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I love them both. They complement each other. My professional journalism life started in June, , when I answered a classified ad in the New York Times for an "editorial assistant. I was 19 years old and had just graduated from Columbia. I was going to California to seek my fortune as a book and movie writer. I never went. I hated my new job - copyboy in the sports department - but I loved working at the paper. At 21 I became a reporter.
Why waste his valuable time? So they sent another kid - me. Cassius Clay whipped Sonny Liston and guess who became the new boxing reporter? And I started my professional fiction writing career.
I got the idea for my first YA novel, "The Contender. He told me about a gym he once owned in a tough neighborhood in Manhattan.
It was at the top of three dark narrow twisting flights of stairs. He often slept at the top of the stairs, with a gun and German Shepherd. But he slept with one ear open - listening for a kid who would come up those stairs alone, at night and scared, but willing to conquer his fear to become somebody, a fighter, a contender.
He had enjoyed reading my boxing stories. Would I like to try my hand at a novel with boxing as its "milieu? You bet, I wrote. And I have a title - The Contender. Soon after the book came out, I became a sports columnist, and got very busy traveling and writing for the paper.
It was called "One Fat Summer," and it was sort of about me. Not an athlete. Read alot. Started writing so I could make up stories in which thin kids died horribly. I think my parents were happy I was a reader and too fat to get into trouble. My Dad, Sidney I. Lipsyte, was a principal and eventually director of all the New York City schools for emotionally-disturbed kids. He died in at the age of My Mom, Fanny Finston Lipsyte, died in , at She had been a school teacher and guidance counselor in New York city public schools.
I finally lost my weight at 14 when I lied about my age to get a job cutting the lawn and tending the yard of a nasty old man who worked me thin. But I was afraid of writing about it truthfully - how I had hated my body, was ashamed of myself for being different, in my case for being fat.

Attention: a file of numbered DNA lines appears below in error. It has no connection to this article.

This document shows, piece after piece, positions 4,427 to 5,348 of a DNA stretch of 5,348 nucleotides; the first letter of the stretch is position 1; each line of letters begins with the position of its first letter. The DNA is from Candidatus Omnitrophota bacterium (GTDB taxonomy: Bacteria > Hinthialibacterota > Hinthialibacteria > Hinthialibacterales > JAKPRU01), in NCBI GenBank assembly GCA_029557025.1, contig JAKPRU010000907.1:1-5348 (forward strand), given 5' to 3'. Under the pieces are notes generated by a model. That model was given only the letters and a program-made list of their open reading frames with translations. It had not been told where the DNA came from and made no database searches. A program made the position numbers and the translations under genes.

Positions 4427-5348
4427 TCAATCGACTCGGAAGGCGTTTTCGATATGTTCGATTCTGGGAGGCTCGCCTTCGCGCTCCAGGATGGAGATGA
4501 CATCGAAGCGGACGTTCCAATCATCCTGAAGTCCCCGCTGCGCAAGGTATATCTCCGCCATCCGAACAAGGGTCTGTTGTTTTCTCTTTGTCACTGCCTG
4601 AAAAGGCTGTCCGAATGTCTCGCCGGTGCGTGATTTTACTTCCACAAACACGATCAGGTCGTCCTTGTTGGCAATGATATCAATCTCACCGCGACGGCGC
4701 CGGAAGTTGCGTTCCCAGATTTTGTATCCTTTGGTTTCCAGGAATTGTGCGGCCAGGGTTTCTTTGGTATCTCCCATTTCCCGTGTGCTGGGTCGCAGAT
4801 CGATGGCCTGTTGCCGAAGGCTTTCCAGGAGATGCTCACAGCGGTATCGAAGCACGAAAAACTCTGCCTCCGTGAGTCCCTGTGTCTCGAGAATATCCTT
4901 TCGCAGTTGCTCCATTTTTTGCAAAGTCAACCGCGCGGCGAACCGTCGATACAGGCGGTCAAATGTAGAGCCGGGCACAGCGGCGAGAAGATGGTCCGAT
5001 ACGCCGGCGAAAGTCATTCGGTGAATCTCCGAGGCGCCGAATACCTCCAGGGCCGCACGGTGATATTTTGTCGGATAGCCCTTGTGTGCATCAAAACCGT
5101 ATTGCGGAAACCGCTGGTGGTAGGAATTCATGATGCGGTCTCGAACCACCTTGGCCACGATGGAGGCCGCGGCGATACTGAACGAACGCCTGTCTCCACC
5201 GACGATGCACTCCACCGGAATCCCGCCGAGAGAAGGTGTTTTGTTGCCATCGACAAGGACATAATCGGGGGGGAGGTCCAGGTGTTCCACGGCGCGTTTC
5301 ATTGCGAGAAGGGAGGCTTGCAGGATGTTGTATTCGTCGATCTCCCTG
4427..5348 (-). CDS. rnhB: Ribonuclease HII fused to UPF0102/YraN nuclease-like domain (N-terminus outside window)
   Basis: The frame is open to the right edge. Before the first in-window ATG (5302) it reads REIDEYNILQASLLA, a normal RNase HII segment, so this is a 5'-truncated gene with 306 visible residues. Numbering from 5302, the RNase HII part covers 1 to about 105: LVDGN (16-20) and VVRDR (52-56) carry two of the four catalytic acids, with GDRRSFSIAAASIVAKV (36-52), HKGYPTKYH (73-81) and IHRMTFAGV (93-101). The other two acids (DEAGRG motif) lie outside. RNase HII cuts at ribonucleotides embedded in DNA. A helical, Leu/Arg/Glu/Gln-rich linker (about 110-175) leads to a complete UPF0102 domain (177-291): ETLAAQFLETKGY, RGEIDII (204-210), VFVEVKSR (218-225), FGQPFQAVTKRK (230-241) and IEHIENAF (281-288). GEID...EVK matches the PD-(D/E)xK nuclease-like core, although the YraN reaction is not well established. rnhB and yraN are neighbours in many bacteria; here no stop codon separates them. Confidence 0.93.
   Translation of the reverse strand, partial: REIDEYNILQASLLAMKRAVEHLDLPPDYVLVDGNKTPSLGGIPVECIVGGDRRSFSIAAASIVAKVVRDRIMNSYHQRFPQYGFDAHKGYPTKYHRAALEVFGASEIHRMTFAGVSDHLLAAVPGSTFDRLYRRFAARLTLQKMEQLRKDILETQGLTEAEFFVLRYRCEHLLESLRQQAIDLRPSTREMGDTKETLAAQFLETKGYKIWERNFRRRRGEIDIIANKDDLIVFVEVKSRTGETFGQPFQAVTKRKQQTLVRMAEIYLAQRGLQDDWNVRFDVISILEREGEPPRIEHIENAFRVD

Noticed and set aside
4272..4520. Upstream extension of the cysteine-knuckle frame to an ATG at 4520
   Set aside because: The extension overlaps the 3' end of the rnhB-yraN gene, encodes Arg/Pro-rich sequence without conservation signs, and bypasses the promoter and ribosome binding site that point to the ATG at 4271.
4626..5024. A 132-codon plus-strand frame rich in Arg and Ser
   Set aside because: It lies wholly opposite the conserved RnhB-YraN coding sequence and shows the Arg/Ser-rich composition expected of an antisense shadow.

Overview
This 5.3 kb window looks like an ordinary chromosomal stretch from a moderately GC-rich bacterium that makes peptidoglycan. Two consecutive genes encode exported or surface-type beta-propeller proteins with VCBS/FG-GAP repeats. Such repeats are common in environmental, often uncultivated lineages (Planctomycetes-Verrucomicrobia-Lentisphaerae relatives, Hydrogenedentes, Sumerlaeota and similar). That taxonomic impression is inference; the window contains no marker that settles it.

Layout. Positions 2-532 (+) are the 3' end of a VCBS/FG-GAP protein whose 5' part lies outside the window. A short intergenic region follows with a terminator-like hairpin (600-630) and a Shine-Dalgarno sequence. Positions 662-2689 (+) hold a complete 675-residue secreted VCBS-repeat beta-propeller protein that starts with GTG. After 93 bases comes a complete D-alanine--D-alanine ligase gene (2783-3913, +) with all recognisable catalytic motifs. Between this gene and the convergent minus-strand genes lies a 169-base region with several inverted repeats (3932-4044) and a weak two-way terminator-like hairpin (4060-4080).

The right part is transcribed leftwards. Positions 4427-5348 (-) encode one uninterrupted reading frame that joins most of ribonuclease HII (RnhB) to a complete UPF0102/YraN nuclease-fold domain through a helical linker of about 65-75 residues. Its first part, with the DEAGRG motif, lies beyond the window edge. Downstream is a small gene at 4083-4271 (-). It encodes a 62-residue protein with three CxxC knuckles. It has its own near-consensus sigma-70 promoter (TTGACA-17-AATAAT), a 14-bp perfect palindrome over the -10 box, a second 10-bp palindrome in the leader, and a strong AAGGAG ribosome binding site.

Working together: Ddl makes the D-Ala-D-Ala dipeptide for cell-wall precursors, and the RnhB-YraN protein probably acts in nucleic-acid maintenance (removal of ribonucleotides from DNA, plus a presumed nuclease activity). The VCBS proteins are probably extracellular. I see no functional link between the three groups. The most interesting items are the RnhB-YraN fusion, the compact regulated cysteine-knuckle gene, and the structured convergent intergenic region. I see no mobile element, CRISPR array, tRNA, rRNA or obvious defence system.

And once I did, the book rolled out. I made up the characters and the adventures of that book, but not the emotions. In , when my generation of copyboy became the top editors at the Times, I was invited back to write columns again - a sports column and a cityside column called "Coping.
That was a great decade, lots of fun, great stories and even some prizes. In I had won that same award for the sports column! In , I won the Margaret A. That one sent me back to the computer actually, I write first drafts in pencil to write more, faster. I left the paper again after and got back to writing fiction although working occasionally for ESPN keeps my sports knowledge current. Alfred and Sylvia and the children of Ceridwen Morris, a birth instructor and writer, and her husband, Sam Lipsyte, an associate professor of creative writing at Columbia and author of four books, including the best-selling novel, "The Ask.
Susannah is married to Ben Nachumi, who writes mostly in math in physics. Daniel is their son. In , I published two new books - "Heroes of Baseball" and "Raiders Night," a novel about a high school football star who has to make some tough decisions after a brutal hazing incident. It came out in paperback in In September, , "Yellow Flag," a novel with stock car racing as its "milieu" will be published.
The hero of the book, year-old Kyle Hildebrand, is torn between love of the trumpet and duty to his famous racing family to continue the tradition by climbing into a fast car. Morris, researching stories for the New York Times about classical music, especially opera, which we both love.
Lois is best known as a writer of books and magazine articles on mental health and psychology. A page-turning tale of the Cultural Revolution. The excellent Dinah Stevenson was my editor.
The sequel, " Twin Powers," came out two years later. By that time, I was the ombudsman at ESPN, a fascinating month hitch in the belly of the sports beast. My New Memoir "Jock Culture glorifies the young, the strong and the beautiful, and Lipsyte, the would-be Chekhov, gets the tragic implications.
Future Tense By Robert Lipsyte